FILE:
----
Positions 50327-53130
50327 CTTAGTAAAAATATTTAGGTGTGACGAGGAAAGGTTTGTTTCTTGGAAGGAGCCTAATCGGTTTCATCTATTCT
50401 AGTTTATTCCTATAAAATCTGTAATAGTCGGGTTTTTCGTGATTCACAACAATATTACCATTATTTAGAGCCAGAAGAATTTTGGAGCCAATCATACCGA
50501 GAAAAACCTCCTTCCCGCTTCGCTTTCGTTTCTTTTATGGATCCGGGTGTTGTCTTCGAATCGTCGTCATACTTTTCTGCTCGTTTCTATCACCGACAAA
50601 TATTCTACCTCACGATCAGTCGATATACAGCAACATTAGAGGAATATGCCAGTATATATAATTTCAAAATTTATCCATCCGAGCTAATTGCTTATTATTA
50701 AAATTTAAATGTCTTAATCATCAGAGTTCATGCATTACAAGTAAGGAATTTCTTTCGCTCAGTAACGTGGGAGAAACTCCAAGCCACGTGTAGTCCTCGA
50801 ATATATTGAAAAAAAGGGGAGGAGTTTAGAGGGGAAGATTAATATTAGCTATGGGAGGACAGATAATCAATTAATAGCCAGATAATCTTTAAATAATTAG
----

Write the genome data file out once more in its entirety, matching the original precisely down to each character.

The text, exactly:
Positions 50327-53130
50327 CTTAGTAAAAATATTTAGGTGTGACGAGGAAAGGTTTGTTTCTTGGAAGGAGCCTAATCGGTTTCATCTATTCT
50401 AGTTTATTCCTATAAAATCTGTAATAGTCGGGTTTTTCGTGATTCACAACAATATTACCATTATTTAGAGCCAGAAGAATTTTGGAGCCAATCATACCGA
50501 GAAAAACCTCCTTCCCGCTTCGCTTTCGTTTCTTTTATGGATCCGGGTGTTGTCTTCGAATCGTCGTCATACTTTTCTGCTCGTTTCTATCACCGACAAA
50601 TATTCTACCTCACGATCAGTCGATATACAGCAACATTAGAGGAATATGCCAGTATATATAATTTCAAAATTTATCCATCCGAGCTAATTGCTTATTATTA
50701 AAATTTAAATGTCTTAATCATCAGAGTTCATGCATTACAAGTAAGGAATTTCTTTCGCTCAGTAACGTGGGAGAAACTCCAAGCCACGTGTAGTCCTCGA
50801 ATATATTGAAAAAAAGGGGAGGAGTTTAGAGGGGAAGATTAATATTAGCTATGGGAGGACAGATAATCAATTAATAGCCAGATAATCTTTAAATAATTAG